The Lede publishes a wonderful story today in the NYT featuring a new remix by Noy Alooshe, the Israeli who produced such a devastating video, Zenga Zenga, skewering Moamar Qaddafi’s TV speech railing against his enemies. This time, Alooshe is sticking a pin in Bibi Netanyahu, who may regret his pompous reassuring claim during a world TV interview several months ago in which he boasted that in the midst of the Arab Spring, Israel was the sole stable country in the entire Middle East. I wonder what Bibi thinks of that interview now that 300,000 protestors in Tel Aviv yesterday shouted slogan borrowed from Tahrir Square (“The people want social justice”). In fact, Israeli media is reporting that Arab news outlets are calling J14, the “Israeli Spring.”
Today, Bibi announced a bit of cosmetic surgery by which a government commission will draft proposals to “change” the Israeli economy to “address” the protesters demands. The plan is for the members of the new body to meet with protest leaders and others to come up with recommendations. No one yet knows who will be on this body, and a number of prominent Israelis who were invited declined the invitation. It will have the power only to recommend policies, but these proposals may be changed or jettisoned by the government itself. And Bibi’s statements today about the entire matter are less than reassuring:
“I’m attentive to the protest, but we can’t satisfy everyone,” Netanyahu stressed at the cabinet meeting. “We’ll listen to everyone. We’ll act sensitively and responsibly … We’ll conduct a real dialogue. We won’t present lip-service solutions; we want to bring real solutions. In the end, we’ll be judged on our practical solutions.”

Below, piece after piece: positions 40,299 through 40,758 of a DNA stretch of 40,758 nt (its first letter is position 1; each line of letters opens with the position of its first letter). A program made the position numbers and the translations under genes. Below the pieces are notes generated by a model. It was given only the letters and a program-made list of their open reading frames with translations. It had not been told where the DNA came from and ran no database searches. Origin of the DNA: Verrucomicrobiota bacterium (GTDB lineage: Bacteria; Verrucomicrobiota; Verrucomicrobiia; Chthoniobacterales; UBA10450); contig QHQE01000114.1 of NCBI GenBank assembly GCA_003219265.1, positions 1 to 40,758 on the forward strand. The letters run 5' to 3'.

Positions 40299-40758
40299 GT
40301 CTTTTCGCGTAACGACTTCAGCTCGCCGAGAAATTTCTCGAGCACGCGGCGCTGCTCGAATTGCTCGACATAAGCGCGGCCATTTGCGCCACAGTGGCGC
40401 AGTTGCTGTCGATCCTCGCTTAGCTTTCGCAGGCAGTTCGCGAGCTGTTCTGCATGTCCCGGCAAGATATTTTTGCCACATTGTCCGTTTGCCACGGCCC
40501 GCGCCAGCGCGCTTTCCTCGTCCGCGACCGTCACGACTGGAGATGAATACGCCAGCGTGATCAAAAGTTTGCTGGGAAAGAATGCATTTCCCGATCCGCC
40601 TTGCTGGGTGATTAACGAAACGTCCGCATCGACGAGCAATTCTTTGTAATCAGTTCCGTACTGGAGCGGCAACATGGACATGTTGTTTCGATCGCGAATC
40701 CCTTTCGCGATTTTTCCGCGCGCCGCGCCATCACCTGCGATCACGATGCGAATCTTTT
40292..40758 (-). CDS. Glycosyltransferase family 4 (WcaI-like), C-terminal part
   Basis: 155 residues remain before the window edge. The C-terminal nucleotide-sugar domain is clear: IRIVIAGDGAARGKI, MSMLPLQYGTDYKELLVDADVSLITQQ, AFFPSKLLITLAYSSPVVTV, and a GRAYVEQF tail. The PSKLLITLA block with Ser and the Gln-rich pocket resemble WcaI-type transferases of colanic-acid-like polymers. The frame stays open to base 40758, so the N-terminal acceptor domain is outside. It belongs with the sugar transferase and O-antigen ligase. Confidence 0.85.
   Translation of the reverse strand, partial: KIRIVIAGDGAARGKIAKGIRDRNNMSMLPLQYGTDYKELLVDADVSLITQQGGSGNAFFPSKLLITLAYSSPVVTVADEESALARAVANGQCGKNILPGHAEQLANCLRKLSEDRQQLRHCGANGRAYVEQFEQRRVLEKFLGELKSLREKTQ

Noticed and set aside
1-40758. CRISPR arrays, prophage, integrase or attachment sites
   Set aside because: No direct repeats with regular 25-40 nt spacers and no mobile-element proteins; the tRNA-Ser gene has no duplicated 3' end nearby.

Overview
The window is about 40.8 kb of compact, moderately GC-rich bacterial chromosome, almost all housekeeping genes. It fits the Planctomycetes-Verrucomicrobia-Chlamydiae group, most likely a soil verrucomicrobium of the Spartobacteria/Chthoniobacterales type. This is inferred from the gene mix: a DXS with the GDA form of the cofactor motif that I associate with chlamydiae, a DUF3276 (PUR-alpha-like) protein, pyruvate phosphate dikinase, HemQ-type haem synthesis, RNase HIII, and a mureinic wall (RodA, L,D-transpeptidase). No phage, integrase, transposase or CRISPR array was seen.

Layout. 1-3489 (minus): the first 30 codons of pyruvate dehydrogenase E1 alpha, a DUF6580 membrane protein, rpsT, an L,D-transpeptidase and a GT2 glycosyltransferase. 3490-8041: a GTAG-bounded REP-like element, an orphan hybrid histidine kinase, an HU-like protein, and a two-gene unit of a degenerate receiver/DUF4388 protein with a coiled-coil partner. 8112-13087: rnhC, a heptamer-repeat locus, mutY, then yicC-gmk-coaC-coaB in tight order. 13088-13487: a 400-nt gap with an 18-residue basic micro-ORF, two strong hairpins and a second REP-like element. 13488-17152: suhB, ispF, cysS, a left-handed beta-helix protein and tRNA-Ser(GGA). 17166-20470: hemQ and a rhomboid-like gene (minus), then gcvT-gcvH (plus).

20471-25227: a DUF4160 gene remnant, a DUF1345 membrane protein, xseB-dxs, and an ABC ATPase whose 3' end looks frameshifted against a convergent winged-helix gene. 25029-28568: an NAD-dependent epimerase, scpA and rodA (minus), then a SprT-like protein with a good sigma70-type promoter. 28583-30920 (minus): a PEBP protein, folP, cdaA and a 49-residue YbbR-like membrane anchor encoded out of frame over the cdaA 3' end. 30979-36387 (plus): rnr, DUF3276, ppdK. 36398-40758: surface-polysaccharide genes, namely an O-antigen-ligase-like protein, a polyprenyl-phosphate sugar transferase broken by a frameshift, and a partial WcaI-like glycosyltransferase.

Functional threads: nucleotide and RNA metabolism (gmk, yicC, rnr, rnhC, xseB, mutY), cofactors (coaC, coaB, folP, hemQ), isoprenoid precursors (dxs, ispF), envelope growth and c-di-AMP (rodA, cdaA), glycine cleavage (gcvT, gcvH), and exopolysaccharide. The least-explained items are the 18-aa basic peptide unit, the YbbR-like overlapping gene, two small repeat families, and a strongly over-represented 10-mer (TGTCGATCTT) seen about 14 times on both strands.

This is typical Bibi-ese. Appear to be proposing or promising something out of one side of one’s mouth, while out of the other you take it all back and say you never for a moment meant it. That way, you can say a thing and it’s opposite at the same time. It’s a feat Harry Houdini or Teflon Ronnie Reagan would’ve admired. And any reasonable person knows what Bibi means: he’s buying time for the fervor of the protests to die down so he can return to business as usual. That is, socking it to the working and middle class, cutting budgets and social safety nets, letting corporate profits soar, increasing the income gap between rich and poor, and watching as the level of poverty continues to increase. Essentially, it’s free market economics run rampant. A place Milton Friedman would’ve loved.
Reuven Rivlin, the Knesset speaker and a Likud loyalist with independent leanings, spoke words that can’t have ingratiated him with Netanyahu, when he claimed that the legislative body wouldn’t finish out its complete term. He said that the protest movement would likely force early elections. Not music to Bibi’s ears. And this is the first dribble of discontent which all leaders hate to hear, because they know that a rushing torrent of criticism may follow. When a top loyalist stakes out independent ground and says the emperor is, if not naked, then near-naked, you know “something’s happening here,” in the words of Bob Dylan.
Perhaps too early to envision new elections. But the floodgates have opened a hair and the torrent may soon follow. The truth is, though, that new elections will change little. Even if Kadima wins that election Livni’s policies will be a variant of Bibi’s. She’ll tinker around the edges and claim she’s a breath of fresh air when she’s nothing of the sort. I believe that Israel’s politics are bankrupt. The Knesset does little of any significance except preening over highly combustible nationalist issues like boycott and criminalizing free speech for NGOs. I have little hope that Israel’s leaders can lead the country, as Moses did, out of the desert into which they’ve wondered. The solution to Israel’s major external problems, if there is any, lies outside, with a “higher power,” if that’s the right term.
Dimi Reider has just published one of the most incisive essays I’ve read about the J14 movement at 972 Magazine. The main point he makes concerns the carping of left-wing activists against the protests, who note protesters demands neglect a key element in political discourse–that is, the Occupation. Reider notes that while this is so, the protests are addressing the Occupation, but in a subtle way that is much more likely to penetrate the Israeli Jewish consciousness. Highly recommended.
To support the J14 social justice movement, you may make a donation here. It’s a good cause and I’m going to make a gift now.